“Every medium has a way of revealing distinct aspects of the birds. Etching utilizes fine lines that can precisely describe the elegant contours and feather groups of birds; watercolor, with its wide-ranging hues and many technical options of indicating trees, shrubs, grasses, rocks and all the components of an ecosystem, displays the manner in which they live and make use of their habitats. Sketches in pencil or pen, with and without added watercolor, convey, through their gestural quality, the attitude, demeanor, and movement of birds. Egg tempera, a centuries-old medium used in icons and altarpieces, can express the reverence I feel for birds and other animals. Relief or block prints, with their dramatic values, contrasts, and bright colors, help me share the surprise – sometimes even the shock – of encountering a new species. As composers work with many different types of instrumentation, with widely varying timbres and colors, such as full orchestras, smaller string groups, or choral ensembles, I use different media to express a range of moods and ideas.”
Molly includes a For Further Reading section that is especially rich, with field guides and books about natural history, ornithology, birds in art, and art techniques.
She has a helpful resources list too, with stores, supplies, and Pacific Northwest printmaking co-ops and studios that offer classes, workshops and press time.
I hope someday I have the opportunity to attend one of Molly Hashimoto’s art workshops or book signings. I’d love to meet her, wouldn’t you? The next best thing would be to get your hands on the lovingly created Birds of the West: An Artist’s Guide.
“The silence of the desert, the sound of wind through the high branches in a coniferous forest, the complex patterns of reflected color in ripples on a pond, the crashing surf, the austere beauty of alpine heights – all of these contribute to the great pleasure that comes with watching birds. In these locales and moments, we are sharing an environment with the birds, which gives us, earthbound as we are, a deeper connection with our fellow creatures.” – Molly Hashimoto
Birds of the West: An Artist’s Guide, by Molly Hashimoto
15 thoughts on “Birds of the West by Molly Hashimoto”
What a beautiful book. You might like this book, too: https://hopewellslibraryoflife.wordpress.com/2021/02/01/review-the-first-of-two-books-with-the-same-title-wintering-stephen-rutts-wintering-a-season-with-geese/
This does look good – and I’m wondering if the other book is by Katherine May – I’ve been waiting for her book from the library.
On Wed, 10 Feb 2021 at 14:22, Books Can Save A Life wrote:
It is! The review is up!
Ravishing book and blog and glorious illustrations.
I think it is possible to counter the decline in wild life. Since we began a concerted programme of pest control in our forest, not only bird life has leapt in numbers but also insect life which had also been declining, while a species of frog which was number one of the worldwide list of endangered species has now been upgraded, thanks just to our conservation programme here..
Valerie, that’s so encouraging. Thank you for stopping by, reading, and giving us these words and facts that demonstrate there is hope if we take action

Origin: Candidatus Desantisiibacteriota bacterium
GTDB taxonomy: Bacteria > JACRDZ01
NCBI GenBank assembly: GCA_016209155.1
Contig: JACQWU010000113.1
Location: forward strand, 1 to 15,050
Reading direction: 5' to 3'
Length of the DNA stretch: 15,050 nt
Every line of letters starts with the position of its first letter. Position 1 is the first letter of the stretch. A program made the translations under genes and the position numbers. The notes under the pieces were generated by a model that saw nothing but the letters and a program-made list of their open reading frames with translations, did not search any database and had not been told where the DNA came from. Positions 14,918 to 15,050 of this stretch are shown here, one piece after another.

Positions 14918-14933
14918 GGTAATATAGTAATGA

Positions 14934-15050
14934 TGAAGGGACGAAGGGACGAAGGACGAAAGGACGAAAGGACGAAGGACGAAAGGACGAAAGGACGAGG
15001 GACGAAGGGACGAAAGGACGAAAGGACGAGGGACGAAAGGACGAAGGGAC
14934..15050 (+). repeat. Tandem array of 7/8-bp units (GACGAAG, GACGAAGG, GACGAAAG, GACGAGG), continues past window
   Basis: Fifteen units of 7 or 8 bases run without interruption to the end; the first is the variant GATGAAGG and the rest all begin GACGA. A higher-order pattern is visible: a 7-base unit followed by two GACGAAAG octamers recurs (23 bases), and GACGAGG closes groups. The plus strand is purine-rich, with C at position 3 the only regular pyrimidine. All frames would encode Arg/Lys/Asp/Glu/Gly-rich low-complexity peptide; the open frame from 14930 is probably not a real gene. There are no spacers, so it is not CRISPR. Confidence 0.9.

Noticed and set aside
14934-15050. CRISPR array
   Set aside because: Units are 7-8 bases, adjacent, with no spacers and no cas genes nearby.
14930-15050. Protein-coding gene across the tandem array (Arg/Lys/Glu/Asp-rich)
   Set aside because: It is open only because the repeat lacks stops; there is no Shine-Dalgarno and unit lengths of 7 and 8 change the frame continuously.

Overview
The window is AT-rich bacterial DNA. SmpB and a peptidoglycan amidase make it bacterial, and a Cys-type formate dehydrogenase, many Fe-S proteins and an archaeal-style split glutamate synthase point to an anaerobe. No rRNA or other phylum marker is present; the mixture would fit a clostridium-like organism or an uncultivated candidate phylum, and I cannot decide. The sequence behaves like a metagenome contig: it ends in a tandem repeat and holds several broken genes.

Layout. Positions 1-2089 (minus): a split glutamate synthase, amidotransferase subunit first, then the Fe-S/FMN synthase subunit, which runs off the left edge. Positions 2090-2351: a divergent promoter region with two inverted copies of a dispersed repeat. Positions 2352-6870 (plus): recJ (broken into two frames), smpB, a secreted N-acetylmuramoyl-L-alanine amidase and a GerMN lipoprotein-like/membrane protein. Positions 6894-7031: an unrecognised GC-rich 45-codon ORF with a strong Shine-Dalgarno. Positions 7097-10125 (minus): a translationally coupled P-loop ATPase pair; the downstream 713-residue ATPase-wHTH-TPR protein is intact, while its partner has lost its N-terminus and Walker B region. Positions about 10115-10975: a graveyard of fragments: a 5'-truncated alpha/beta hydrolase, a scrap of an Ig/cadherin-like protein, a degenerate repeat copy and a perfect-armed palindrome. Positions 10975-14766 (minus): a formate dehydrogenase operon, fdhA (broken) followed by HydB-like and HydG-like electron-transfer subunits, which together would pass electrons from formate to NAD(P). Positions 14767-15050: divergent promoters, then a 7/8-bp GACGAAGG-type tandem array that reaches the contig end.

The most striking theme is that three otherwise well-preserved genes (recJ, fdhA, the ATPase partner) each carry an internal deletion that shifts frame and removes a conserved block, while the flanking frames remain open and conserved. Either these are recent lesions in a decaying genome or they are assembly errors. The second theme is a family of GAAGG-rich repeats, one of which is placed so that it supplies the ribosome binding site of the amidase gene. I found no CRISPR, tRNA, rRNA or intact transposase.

This is a very beautiful book and not one that I would have never come across given that like you, I am neither an artist or a bird-watcher.
The quote from Georgia O’Keeffe, a much more poetic version of the adage about writing so that you know what you think, really resonated with me. I love the idea that by making art, we are also working out why things matter to us, so thank you for sharing your thoughts and this lovely book.
Thanks Margaret. The Okeeffe quote is one of my favorites.
What a stunningly gorgeous book! I like how she includes information about her technique too.
I was so brokenhearted over that Science report when it came out. I have definitely noticed not only fewer birds but fewer varieties of birds around my neighborhood through the years. I’ve been deluding myself that they have just been going elsewhere. Makes me extra appreciative of the birds that are still here, especially the tiny ones that flock to my garden and the big bald eagles I see now and then.
Hi, Stefanie, thanks for visiting and commenting. I’m wondering if the huge drop off in birds is because there are so many outdoor cats – I comfort myself that perhaps that might be some of the cause, which I think could be addressed, rather than some horrible collapse of the overall environment. The bird news depressed me more than any awful Trump news I heard that week. Glad of kindred souls like you who are in the fight to save the earth.
I suspect cats might have a role, but I also fear that it is due to climate change, habitat loss, and pesticides. The insect population is plummeting as are fish populations which does not bode well for our feathered friends of us!
I agree, it is good to know there are kindred souls out there. I am not sure how I would make it through most days if not for that!
Thanks Judy. I think this one is right up your alley! I wonder if it is in your local library yet?
I checked, but they don’t have it ‘yet.’